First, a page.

New Rules Could Crush Australian Online Poker Economy

November 21st, 2016 | by Kaycee James
Will PokerStars leave Aussie online poker market?

New rules could cause the likes of PokerStars to leave the Australian online poker market. (Image:

The Australian online poker industry might be about to change for the worse if an amendment to the country’s Interactive Gambling Act 2001 comes into effect.

Despite being something of a grey area for online poker since the industry started to boom, Australia has typically been a country of plenty for players and operators.

However, following the introduction of the Interactive Gambling Amendment Bill 2016, operators may now have to obtain a local license or risk being find.

Government Closing the Doors on Operators

As part of a wider effort to crackdown on loopholes that have allowed operators to offer various forms of online betting over the years, the bill will look to fine operators and players without a license.

Filed on November 10th, the amendment to the 2001 Interactive Gambling Act proposes that individuals be fined $1 million per day and companies $4.9 million.

Although the changes are yet to be approved, a positive vote from government officials would grant the Australian Communications and Media Authority the ability to issue the proposed fines. Under the current system, such penalties would require the assistance of the Australian Federal Police.

As news of the amendment filtered through the poker world, Amaya was the first company to suggest a possible exit from the market. Without any sports betting interests in Australia, PokerStars’ parent company said it wouldn’t be viable for it to pursue a license if the barriers to entry were too high.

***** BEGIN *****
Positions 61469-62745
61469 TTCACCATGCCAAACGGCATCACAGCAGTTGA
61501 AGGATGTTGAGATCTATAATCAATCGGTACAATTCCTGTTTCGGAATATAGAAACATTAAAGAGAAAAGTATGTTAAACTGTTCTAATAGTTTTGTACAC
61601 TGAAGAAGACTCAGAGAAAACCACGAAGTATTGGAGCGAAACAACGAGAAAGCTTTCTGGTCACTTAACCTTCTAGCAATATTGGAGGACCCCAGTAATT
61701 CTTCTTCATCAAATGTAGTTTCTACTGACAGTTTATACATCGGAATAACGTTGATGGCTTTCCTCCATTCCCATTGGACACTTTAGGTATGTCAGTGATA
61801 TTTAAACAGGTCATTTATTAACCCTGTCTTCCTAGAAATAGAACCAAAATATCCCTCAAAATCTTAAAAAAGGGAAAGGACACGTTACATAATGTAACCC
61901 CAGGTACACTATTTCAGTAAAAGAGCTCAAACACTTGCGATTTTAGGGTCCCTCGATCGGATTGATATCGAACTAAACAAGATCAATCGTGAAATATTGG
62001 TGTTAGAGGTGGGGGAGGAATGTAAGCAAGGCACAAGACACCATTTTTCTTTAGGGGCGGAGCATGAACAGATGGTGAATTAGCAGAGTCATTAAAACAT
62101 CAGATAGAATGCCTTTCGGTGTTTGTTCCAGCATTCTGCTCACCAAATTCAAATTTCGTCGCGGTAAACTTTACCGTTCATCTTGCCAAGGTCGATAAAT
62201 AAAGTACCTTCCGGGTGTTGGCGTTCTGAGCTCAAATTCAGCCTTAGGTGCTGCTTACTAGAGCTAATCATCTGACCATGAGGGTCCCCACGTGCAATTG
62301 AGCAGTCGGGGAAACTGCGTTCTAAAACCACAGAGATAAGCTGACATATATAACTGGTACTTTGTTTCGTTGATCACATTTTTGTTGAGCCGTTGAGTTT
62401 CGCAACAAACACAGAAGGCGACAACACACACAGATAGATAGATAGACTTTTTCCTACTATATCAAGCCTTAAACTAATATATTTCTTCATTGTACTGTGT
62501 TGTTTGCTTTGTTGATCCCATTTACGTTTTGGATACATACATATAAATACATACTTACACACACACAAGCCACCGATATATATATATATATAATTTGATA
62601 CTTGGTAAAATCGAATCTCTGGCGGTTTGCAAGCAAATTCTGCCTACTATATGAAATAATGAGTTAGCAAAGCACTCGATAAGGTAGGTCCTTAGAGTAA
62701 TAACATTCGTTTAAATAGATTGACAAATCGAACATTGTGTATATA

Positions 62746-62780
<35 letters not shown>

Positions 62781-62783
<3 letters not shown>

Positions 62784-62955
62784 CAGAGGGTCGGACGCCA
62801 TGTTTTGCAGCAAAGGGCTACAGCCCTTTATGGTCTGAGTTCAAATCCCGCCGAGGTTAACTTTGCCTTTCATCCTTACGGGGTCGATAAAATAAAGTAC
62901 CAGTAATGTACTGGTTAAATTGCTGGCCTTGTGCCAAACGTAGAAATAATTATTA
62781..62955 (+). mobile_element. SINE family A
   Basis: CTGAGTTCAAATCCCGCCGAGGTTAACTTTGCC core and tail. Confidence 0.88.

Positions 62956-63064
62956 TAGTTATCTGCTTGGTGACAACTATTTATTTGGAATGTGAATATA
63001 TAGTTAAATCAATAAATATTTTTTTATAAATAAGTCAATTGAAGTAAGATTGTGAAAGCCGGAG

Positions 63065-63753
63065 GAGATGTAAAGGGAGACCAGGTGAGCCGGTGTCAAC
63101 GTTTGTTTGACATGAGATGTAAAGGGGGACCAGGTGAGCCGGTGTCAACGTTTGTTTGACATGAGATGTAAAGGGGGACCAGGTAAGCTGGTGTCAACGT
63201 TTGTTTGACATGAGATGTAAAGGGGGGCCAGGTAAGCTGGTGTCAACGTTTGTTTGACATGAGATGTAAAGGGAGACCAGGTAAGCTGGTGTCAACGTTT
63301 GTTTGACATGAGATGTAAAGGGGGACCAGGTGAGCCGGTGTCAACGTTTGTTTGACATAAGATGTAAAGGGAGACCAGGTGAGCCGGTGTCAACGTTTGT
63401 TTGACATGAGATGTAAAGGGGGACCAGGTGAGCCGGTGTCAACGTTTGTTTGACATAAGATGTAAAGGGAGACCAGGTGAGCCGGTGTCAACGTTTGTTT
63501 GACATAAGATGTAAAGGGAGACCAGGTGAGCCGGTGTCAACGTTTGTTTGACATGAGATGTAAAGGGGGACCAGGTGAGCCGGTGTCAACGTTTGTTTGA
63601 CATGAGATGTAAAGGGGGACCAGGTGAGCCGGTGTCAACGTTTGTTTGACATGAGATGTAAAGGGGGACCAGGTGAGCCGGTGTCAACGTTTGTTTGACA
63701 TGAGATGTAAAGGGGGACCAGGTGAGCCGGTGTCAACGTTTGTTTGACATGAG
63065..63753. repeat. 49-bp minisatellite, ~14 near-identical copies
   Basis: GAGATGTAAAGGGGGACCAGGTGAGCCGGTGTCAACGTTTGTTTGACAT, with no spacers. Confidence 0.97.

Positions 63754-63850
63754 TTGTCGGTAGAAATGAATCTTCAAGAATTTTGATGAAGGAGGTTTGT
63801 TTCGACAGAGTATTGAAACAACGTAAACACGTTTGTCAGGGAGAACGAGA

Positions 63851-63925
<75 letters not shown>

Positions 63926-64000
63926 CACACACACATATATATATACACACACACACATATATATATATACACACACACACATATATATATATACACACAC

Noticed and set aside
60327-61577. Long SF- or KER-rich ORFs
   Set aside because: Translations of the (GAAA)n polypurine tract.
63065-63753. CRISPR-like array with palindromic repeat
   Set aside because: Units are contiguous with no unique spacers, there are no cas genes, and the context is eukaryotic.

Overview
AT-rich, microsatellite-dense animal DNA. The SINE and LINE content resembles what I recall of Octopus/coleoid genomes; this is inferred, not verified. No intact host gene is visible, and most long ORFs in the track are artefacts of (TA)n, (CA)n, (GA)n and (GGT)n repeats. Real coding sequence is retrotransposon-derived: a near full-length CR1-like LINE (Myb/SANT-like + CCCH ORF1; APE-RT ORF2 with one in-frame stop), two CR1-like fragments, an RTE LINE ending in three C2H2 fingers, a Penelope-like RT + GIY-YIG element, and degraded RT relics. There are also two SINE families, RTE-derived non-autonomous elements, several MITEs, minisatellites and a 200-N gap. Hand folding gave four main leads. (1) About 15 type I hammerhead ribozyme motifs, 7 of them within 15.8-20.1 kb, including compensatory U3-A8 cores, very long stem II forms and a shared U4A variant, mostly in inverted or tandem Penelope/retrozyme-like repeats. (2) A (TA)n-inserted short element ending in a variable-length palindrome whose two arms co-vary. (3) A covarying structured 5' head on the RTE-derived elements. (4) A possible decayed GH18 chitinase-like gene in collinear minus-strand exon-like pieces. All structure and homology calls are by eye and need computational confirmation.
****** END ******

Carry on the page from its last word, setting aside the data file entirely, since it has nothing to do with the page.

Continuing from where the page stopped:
“In Australia, we currently offer poker and are reviewing the applicability of proposed legislation to player-versus-player games of skill,” chief financial officer Daniel Sebag said during a recent investors’ call.

A Possible Domino Effect

If PokerStars does exit the Australian online poker market, it would not only be a blow for players, but the economy as a whole. Essentially, an operator like PokerStars helps to bring a certain amount of interest to the market as a whole.

Although PokerStars will often attract the majority of new players, its presence does help to push the online poker industry into the mainstream and that, in turn, helps every active operator. If this is the case, PokerStars’ potential exit, coupled with a general move to overhaul the laws surrounding online gaming, could cause Australia’s online poker economy to crash.

While Australia’s population of 23 million doesn’t make it one of the largest poker markets in terms of numbers, it is one of the more affluent countries in the world. In fact, despite being a smaller nation than the likes of Spain, Poland and Turkey, it has a significantly higher GDP.

Because of this, Australia has always been seen as a major market for online poker operators. However, if the new rules come into play, then it could force major companies to look towards countries such as India for new opportunities.


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